New: Enbridge’s Line 5 tunnel application hits snag with state

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An Enbridge Energy permit application to build a utility tunnel underneath the Straits of Mackinac has been halted — for now — because a state agency says it’s incomplete.

The Department of Environment, Great Lakes and Energy (EGLE) is requiring informative documents on the proposed Line 5 tunnel project to be made easily accessible to the public. Enbridge, a Canadian oil company, needs to revise its documentation before the permit application can be processed, according to a letter dated Monday from EGLE’s Water Resources Division of Michigan. 

Enbridge’s as-submitted public notice file is too large and the company needs to edit its materials to nail down the specifics of the tunnel’s proposed construction, according to the letter, which was sent to Enbridge Environmental Specialist Paul Turner.  

“This is a very large sized document. EGLE requests that Enbridge edit submitted materials for precision and relevance to actual proposed construction,” wrote Joseph Haas, a district supervisor in EGLE’s Water Resources Division. “Please eliminate items that do not apply to the proposed work, as well as, adding details where needed/requested.”

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Ryan Duffy, a spokesperson for Enbridge, said the corrections request from EGLE is part of the permit application process.

“Both the Michigan Department of Environment Great Lakes and Energy and the U.S. Army Corps review the application under their respective authorities,” said Duffy, in a statement to the Advance. “They first determine the completeness of the application and request additional information from the applicant, if needed.”

Enbridge plans to provide the information EGLE has requested to move forward with the process, Duffy said. 

“Pending receipt of necessary permits and approvals, Enbridge anticipates beginning construction of the Great Lakes Tunnel in 2021 to house a replacement Line 5 segment in the Straits,” Duffy added. 

The company says they expect the replacement Line 5 segment to operate in 2024.

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Per the letter, Enbridge needs to re-submit its tunnel application with several items either revised or added:

  • A “complete assessment” of potential alternatives to the tunnel project so EGLE can determine if there are any feasible other project options, as required under the Michigan Environmental Protection Act.
  • A detailed analysis of transportation options. Enbridge mentions two transportation options, but EGLE is requesting a full analysis of both.
  • A conceptual wetland mitigation plan. EGLE is requiring commentary from Enbridge to explain if their project will impact wetlands around the Straits. 
  • Additional details need to be added to Enbridge’s wetland restoration plan.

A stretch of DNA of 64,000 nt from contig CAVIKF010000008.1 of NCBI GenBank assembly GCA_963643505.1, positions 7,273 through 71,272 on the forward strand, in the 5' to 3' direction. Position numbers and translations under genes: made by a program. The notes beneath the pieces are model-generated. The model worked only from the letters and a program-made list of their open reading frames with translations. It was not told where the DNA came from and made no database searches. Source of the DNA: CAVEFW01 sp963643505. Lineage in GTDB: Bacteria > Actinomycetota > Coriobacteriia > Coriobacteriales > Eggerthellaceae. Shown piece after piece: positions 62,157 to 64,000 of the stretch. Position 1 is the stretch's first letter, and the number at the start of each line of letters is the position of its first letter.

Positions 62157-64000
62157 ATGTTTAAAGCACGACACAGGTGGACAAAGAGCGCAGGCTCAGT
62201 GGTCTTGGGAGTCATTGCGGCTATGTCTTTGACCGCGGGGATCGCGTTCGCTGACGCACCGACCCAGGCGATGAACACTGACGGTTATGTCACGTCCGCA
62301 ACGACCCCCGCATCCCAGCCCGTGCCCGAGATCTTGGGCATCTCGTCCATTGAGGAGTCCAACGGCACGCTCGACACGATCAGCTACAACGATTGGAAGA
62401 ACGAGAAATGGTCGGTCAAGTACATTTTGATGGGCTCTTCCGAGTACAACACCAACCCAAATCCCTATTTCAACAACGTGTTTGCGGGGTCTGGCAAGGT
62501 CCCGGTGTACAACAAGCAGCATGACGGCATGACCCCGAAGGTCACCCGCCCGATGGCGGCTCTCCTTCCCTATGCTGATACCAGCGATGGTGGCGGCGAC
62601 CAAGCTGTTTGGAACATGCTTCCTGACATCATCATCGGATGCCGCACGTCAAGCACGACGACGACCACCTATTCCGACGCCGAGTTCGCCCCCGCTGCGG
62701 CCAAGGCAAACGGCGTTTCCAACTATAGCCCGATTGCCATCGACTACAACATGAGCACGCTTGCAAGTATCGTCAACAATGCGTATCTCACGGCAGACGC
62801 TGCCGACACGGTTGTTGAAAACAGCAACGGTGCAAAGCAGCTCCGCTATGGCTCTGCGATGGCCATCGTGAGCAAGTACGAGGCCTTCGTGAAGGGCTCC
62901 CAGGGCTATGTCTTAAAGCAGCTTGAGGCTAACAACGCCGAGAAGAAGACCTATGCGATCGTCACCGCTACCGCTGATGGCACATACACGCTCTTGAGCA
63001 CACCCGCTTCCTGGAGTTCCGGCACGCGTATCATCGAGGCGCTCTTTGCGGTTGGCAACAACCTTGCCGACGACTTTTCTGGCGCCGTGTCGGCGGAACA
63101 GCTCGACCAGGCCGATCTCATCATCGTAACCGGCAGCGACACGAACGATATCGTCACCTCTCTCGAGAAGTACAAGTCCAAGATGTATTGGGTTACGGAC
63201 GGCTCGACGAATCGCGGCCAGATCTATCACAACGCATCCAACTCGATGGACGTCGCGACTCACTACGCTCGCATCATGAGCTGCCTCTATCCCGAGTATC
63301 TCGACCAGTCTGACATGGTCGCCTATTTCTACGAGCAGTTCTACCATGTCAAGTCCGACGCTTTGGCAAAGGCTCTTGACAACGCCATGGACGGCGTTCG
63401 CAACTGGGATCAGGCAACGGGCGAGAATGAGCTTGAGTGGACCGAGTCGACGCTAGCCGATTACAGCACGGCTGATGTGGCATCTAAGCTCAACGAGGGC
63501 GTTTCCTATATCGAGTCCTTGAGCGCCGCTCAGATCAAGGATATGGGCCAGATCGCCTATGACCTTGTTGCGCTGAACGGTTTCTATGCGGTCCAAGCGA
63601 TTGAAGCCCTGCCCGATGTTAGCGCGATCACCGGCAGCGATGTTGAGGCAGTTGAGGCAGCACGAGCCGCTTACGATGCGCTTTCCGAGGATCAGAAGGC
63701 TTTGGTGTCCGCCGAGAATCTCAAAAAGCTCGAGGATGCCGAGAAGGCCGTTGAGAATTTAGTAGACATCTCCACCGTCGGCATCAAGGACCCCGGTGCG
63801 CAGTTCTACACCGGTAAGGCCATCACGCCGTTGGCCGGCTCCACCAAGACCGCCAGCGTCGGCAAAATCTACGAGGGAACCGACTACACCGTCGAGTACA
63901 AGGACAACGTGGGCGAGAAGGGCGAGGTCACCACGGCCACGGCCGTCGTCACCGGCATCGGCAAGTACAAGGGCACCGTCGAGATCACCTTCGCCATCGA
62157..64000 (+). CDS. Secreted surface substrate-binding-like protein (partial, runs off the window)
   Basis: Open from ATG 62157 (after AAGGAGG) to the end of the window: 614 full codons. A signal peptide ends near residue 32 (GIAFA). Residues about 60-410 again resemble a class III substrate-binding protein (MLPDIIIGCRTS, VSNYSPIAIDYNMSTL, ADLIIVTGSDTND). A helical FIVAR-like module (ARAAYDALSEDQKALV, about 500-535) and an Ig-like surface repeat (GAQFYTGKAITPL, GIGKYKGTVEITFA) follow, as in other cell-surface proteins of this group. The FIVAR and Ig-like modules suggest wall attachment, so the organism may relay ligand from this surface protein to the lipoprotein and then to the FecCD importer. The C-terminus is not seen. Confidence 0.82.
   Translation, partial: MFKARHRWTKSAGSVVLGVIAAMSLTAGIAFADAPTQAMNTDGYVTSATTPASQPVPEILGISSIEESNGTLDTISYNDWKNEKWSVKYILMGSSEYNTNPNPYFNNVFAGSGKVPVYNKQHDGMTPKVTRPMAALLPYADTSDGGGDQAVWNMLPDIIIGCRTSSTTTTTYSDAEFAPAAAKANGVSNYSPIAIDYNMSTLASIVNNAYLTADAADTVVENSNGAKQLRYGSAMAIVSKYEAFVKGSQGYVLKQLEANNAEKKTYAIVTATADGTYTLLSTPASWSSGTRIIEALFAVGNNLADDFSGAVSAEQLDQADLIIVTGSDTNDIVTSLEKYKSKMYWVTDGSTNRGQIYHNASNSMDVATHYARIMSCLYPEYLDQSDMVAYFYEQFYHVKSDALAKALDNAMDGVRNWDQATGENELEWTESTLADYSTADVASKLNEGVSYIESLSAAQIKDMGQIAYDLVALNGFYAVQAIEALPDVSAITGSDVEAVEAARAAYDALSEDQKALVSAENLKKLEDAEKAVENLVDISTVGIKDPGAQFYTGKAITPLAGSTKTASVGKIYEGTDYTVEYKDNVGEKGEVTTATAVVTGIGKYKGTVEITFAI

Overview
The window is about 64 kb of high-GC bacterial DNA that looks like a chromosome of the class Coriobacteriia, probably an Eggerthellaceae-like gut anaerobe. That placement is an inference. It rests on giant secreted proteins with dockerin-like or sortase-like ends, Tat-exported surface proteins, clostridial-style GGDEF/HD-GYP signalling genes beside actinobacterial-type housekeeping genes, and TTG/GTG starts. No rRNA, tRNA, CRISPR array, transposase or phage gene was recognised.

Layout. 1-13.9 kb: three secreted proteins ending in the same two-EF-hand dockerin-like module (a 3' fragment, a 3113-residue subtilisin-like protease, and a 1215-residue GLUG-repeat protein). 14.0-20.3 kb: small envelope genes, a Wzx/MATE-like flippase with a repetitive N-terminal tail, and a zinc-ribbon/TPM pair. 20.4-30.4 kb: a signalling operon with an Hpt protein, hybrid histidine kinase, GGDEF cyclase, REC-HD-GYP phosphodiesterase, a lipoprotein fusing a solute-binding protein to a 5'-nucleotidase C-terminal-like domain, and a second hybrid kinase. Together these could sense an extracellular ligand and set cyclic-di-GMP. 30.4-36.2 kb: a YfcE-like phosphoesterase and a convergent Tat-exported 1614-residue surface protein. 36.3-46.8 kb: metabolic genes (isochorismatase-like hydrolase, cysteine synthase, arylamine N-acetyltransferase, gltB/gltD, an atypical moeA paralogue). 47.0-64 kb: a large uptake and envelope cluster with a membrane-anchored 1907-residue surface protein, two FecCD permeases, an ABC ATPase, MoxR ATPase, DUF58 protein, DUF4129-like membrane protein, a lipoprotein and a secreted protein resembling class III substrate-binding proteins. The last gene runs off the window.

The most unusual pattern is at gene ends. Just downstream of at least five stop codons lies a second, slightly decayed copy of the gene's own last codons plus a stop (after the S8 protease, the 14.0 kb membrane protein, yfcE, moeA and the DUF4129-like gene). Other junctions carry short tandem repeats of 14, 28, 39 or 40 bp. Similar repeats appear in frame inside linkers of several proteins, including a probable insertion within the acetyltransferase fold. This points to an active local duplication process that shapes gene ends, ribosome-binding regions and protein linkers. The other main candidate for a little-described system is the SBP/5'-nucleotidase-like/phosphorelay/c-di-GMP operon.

• A mitigation plan outlining the tunnel’s anticipated impacts on Houghton’s Goldenrod and Dwarf Lake Iris — two threatened Michigan plant species found north of the Straits — needs to be submitted.
  • An estimation of the amount of muck and rock to be moved off-site and how and where it’ll be disposed of is also required. 

A copy of Enbridge’s Department of Natural Resources (DNR) easement to construct the tunnel is also required, as well as a copy of the company’s Straits Geotechnical Data Report, which would contain laboratory testing results. 

Enbridge has been asked to contact EGLE directly to discuss the agency’s correction and edit requests. 

EGLE also asked Enbridge to explain why it didn’t mention pending litigation and legal challenges surrounding the property in its application. Attorney General Dana Nessel issued an opinion in 2019 that the tunnel project is unconstitutional. The company and the state of Michigan have been embroiled in court cases since last year. 

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“If not including known litigation information, Enbridge should explain why the still pending litigation on the validity of Act 359, the Tunnel Agreement, and the Assignment of Easement are not mentioned,” Haas wrote. 

David Holtz, a spokesperson for the anti-Line 5 Oil and Water Don’t Mix coalition, said it’s good that EGLE told Enbridge to slim the permit application down to be more digestible for the public.

“It’s sometimes the strategy of people who apply for permits to sort of bury the lead, so to speak,” Holtz said. 

“Broadly speaking, there’s two things I took away from the letter,” Holtz added. “… [Enbridge] didn’t comply with the requirements of the permit by leaving some things out, then they actually didn’t comply with the requirements of the permit by putting too many things in.”

Holtz said it’s especially important that EGLE is requiring Enbridge to submit a response to the question of if there are alternatives to the current tunnel project.

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“Enbridge tried to get around the Michigan Environmental Protection Act and not even submit a permit that recognized the standards of that act,” he said. “The fact that EGLE is requiring Enbridge to meet environmental protection standards, which require looking at other reasonable, prudent alternatives is really important.”

Holtz also noted Enbridge will have to acknowledge legal disputes in their permit application, and said EGLE will evaluate the fact that there’s litigation as part of its decision in granting it.

“The most important thing about that is the attorney general is suing Enbridge in Ingham County Circuit Court to vacate the easement for an orderly decommissioning of Line 5,” Holtz said.